Five Questions with Nancy, Please Director Andrew Semans
Sometimes the simplest premises can be the most devastating. Andrew Semans’ debut feature Nancy, Please follows Paul (Will Rogers), a Yale PhD student as he tries (or, kind of tries) and utterly fails to complete his dissertation. His excuse for this lack of productivity? He’s accidentally left an essential annotated copy of Dickens’ Little Dorrit at his old apartment. Worse still, the book is now in the care of his ex-roommate Nancy (Eléonore Hendricks), a woman who he views as something of a sociopath. As Paul’s attempts to get the book back grow more and more desperate, Semans plumbs the lowest depths of his lead’s psyche.
Filmmaker: You’ve described Nancy, Please as an exploration of “the perverse allure of victim-hood.” What inspired you to explore this topic? What about it interests you?
Semans: The idea of victim-hood as a desirable state came from writing a protagonist who yearns to be passive. Paul, the main character in the film, is falling behind and failing to meet his professional/academic obligations. Likewise, he’s fearful of new personal commitments. As a result, he dreams of slipping away. He wants to wrap himself in a sleeping bag and suck his thumb in a toasty closet until all his burdens evaporate. But to simply shirk his responsibilities would be cowardly and shameful. Therefore, he needs an excuse – an outside agent on which to place blame for his dropping out. If he were the victim of a great injustice, he could neglect his responsibilities with impunity. Handily for him, there’s a convenient villain on whom he can place blame – Nancy – and a situation in which he can easily cast himself as the hapless, blameless target. Over time, Paul becomes very invested in maintaining his “persecution” at the hands of the “evil” Nancy because it allows him to maintain the moral high ground while dropping the ball on everything. It’s a win-win!
I’m loath to admit it, but I can identify with this will to “righteous passivity” pretty readily. I frequently find myself fighting the urge to deflect responsibility while maintaining a protective layer of lofty sanctimony. Wow, this is making me sound like a terrible person.
Filmmaker: This role is a bit of a departure for Eleanor Hendricks – I’m not sure I’ve seen her as a character quite so volatile. What was the casting process like? And did she bring anything to the role that you didn’t expect?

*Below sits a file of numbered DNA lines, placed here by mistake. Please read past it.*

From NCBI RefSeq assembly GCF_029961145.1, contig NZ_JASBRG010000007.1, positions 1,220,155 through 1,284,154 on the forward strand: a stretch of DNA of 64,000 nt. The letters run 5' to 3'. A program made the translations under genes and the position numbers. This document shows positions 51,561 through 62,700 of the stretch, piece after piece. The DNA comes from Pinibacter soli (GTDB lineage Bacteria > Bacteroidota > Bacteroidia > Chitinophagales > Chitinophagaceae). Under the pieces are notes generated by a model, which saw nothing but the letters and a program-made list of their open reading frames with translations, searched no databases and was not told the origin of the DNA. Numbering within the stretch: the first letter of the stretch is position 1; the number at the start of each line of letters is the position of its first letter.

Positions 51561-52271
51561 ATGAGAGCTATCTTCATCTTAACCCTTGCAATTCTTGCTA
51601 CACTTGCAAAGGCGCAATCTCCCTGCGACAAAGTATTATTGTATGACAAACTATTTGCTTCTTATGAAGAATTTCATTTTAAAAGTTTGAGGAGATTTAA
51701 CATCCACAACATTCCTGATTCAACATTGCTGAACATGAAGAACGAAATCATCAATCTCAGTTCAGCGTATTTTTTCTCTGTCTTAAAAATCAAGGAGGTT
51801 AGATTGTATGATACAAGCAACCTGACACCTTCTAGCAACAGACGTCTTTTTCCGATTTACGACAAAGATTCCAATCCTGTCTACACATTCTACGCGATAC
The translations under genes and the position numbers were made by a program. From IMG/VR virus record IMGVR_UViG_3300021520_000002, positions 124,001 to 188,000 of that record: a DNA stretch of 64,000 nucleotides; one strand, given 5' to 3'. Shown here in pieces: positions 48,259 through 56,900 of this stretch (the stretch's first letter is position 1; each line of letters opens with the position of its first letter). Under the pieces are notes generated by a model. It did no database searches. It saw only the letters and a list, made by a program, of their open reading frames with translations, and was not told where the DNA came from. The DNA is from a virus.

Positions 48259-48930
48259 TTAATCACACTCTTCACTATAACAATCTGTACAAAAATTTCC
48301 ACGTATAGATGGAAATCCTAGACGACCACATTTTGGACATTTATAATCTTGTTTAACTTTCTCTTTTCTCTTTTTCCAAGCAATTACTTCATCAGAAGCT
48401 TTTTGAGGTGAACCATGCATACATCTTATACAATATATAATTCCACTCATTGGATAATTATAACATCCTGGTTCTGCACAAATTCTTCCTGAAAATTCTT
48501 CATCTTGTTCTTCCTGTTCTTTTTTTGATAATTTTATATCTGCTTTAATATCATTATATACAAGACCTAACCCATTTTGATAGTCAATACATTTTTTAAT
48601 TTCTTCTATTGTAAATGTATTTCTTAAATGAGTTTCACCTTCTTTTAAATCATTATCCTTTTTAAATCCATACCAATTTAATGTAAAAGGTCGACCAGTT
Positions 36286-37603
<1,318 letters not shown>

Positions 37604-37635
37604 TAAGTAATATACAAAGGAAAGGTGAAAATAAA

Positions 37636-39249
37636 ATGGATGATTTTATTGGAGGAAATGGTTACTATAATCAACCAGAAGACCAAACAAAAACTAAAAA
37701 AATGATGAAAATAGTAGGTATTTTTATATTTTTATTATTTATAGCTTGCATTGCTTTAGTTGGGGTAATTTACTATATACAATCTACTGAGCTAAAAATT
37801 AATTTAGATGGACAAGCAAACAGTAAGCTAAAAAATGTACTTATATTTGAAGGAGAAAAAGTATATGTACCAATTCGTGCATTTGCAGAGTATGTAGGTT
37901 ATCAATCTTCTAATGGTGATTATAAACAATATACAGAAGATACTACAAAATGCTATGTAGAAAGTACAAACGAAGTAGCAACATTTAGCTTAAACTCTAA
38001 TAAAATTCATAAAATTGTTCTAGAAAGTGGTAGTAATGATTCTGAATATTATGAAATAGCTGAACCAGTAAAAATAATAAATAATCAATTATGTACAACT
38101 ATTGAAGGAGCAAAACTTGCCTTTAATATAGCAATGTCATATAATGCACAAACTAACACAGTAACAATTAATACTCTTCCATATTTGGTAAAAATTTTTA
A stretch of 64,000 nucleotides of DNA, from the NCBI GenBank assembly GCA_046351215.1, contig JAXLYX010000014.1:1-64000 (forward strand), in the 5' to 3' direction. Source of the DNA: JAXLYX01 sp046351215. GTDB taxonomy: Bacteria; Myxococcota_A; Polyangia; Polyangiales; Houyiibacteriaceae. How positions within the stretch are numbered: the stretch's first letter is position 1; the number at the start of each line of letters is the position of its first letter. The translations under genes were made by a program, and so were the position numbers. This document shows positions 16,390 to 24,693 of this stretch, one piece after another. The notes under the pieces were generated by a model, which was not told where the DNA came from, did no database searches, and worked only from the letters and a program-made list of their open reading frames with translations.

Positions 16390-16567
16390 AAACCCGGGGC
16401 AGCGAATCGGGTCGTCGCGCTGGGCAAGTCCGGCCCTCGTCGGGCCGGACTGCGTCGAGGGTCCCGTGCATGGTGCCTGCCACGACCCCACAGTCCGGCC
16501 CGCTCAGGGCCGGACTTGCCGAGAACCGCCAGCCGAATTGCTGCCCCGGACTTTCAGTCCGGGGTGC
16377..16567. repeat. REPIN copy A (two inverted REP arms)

Semans: For most of the roles in Nancy, the casting was very straightforward. We held auditions and picked the actors we felt were the best fit for the roles. However, in the case of Eléonore, I reached out to her directly after seeing her in other films. She is so striking, and has a raw, feral, lawless quality about her that I liked for the part, kind of like a young Béatrice Dalle.
Happily for me, Eléonore brought to the role exactly what I had hoped for, which was a kind of trailer park snottiness and injured-animal aggression.
Filmmaker: The film follows Paul as he tries and fails to write his master’s thesis on Dickens’ Little Dorrit. Why Little Dorrit? Are there aspects of the book that have some bearing on Nancy, Please?
Semans: Actually, Will Heinrich (my co-writer) and I picked Little Dorrit specifically because it had no thematic or narrative parallels with the Nancy story. We wanted the book to be a MacGuffin whose particular content signifies nothing, and we went with Dickens because his work is so popular and has been so thoroughly scrutinized – it’s not edgy or sexy or cool or obscure (Paul’s dissertation subject sounds particularly uninspired and bland). Initially, we had chosen Our Mutual Friend, but Our Mutual Friend is a bit of a mouthful, so we decided on Little Dorrit, which has a snappier title.
Filmmaker: How did you decide to set the film in New Haven, Connecticut?
Semans: Our idea was to set the film in a mundane, middle-class environment. We wanted Paul’s overheated mental state to stand in stark contrast to his calm landscape, so we chose not to set it in NYC (although setting it in New York would’ve made everything a hell of a lot more convenient)! Instead, we picked a nearby, mid-sized city that feels reasonably bland, yet boasts a fine university (Yale) for our protagonist to attend. As the script was written, I figured we’d shoot the whole thing in New Haven, but we ended up shooting most of it in and around NYC for practical reasons. Most of the time, the exteriors look more-or-less like New Haven, but the keen-eyed Brooklynite will surely spot some local landmarks.
Filmmaker: I’ve got to ask – is Nancy based on a real person? Has there ever been someone in your life who you’ve viewed with such visceral and complete disdain as Paul does Nancy?
Semans: Nancy was inspired a real person, to a certain extent, but I can’t tell you who she is! This person never caused me much trouble, but she did leave an indelible impression.
Oh, I’ve absolutely felt visceral and complete disdain. Not too often, thankfully, but there have been one or two people in my life that have inspired desperate loathing in my tiny, bilious heart. Ask me in private and I’ll provide the details.